The education of Grace Kelly

By JON GARELICK  |  January 19, 2011

You can hear what Udden is talking about on any number of tracks from Kelly's past few CDs. On her tune "101," from 2008's Mood Changes, where she switches to soprano sax, the ideas just about explode out of her horn across keys and bar lines. "NY at Noon" shows her in fearless freefall with Konitz. And her writing continues to mature, not only in her fiendishly tricky arrangement of "I Want To Be Happy" with trumpeter Jason Palmer and distinguished Berklee trombone sage Hal Crook, but in pop-flavored vocal features like "Gone" (with lyrics by David Greenberg), from Man with the Hat. Writing, she says, is still her biggest challenge — though she was undaunted in presenting her own orchestration of an original with Keith Lockhart and the Boston Pops.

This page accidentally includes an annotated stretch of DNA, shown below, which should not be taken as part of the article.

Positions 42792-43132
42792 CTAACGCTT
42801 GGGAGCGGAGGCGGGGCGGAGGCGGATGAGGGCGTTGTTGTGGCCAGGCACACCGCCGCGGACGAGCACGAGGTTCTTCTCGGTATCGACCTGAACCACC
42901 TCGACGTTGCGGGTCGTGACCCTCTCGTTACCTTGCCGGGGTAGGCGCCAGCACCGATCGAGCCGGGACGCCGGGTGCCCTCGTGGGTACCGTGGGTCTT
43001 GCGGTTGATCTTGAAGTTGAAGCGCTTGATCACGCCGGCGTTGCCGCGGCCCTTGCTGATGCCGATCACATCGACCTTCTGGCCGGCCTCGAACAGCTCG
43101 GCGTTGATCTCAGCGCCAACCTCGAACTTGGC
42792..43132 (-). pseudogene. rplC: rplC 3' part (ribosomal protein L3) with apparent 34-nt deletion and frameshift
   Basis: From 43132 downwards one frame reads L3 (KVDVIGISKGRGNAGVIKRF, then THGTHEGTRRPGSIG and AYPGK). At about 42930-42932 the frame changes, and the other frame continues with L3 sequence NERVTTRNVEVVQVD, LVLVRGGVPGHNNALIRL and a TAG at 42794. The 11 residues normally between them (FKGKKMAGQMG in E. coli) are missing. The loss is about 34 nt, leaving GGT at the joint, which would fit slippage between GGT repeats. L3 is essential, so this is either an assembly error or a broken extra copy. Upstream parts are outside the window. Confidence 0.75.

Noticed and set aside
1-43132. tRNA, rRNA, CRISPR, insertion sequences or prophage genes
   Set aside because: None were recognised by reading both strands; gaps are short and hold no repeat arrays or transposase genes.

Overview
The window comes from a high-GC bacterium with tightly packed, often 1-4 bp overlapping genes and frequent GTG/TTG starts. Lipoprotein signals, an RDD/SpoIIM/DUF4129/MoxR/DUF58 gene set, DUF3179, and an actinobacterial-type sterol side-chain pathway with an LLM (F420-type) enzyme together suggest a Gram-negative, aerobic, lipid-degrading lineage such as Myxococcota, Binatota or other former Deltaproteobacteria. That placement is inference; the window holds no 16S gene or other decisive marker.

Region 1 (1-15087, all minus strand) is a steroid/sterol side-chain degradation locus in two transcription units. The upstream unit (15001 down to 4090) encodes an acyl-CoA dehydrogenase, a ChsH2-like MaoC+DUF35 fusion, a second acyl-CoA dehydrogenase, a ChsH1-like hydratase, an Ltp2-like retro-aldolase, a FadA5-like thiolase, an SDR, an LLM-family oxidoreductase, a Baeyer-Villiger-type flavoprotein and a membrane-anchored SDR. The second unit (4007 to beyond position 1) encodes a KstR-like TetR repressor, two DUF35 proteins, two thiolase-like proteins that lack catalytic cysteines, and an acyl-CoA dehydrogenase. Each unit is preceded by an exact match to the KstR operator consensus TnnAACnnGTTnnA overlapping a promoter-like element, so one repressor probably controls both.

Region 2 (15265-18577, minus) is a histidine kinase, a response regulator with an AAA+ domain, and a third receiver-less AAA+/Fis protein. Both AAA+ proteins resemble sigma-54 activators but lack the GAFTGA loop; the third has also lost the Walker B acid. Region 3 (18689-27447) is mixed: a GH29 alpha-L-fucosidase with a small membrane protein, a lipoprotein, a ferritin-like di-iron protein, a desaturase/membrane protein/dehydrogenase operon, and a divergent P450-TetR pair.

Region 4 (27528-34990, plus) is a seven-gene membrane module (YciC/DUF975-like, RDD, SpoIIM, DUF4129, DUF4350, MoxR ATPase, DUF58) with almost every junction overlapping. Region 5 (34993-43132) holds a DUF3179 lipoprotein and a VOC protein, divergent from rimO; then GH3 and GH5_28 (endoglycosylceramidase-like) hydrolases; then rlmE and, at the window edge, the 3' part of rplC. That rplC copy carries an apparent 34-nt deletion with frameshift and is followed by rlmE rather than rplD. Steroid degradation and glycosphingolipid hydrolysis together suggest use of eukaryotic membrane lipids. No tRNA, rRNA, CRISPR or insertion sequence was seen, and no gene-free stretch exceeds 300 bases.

One of the highlights of the new disc is her arrangement of Cole Porter's "Every Time We Say Goodbye." It's an instrumental — just a duo for alto and Evan Gregor's bass — but you can hear Kelly's sensitivity to the lyrics in her playing, her willingness to respond, to let a phrase drop with a Konitz-like dying fall. There's no trickery, no gimmicks, no "licks."

"She needs smoothing out," Woods says wryly over the phone. "Another 50 years on the bandstand." But, recalling his confusion over recognizing his own solo, he adds, "That's pretty strange, that she can fool me. Get out of here! Give back the hat — you're too good!"

GRACE KELLY & PHIL WOODS | Scullers, DoubleTree Guest Suites Hotel, 400 Soldiers Field Rd, Boston | January 21 at 8 + 10 pm | $25 | 617.562.4111 or

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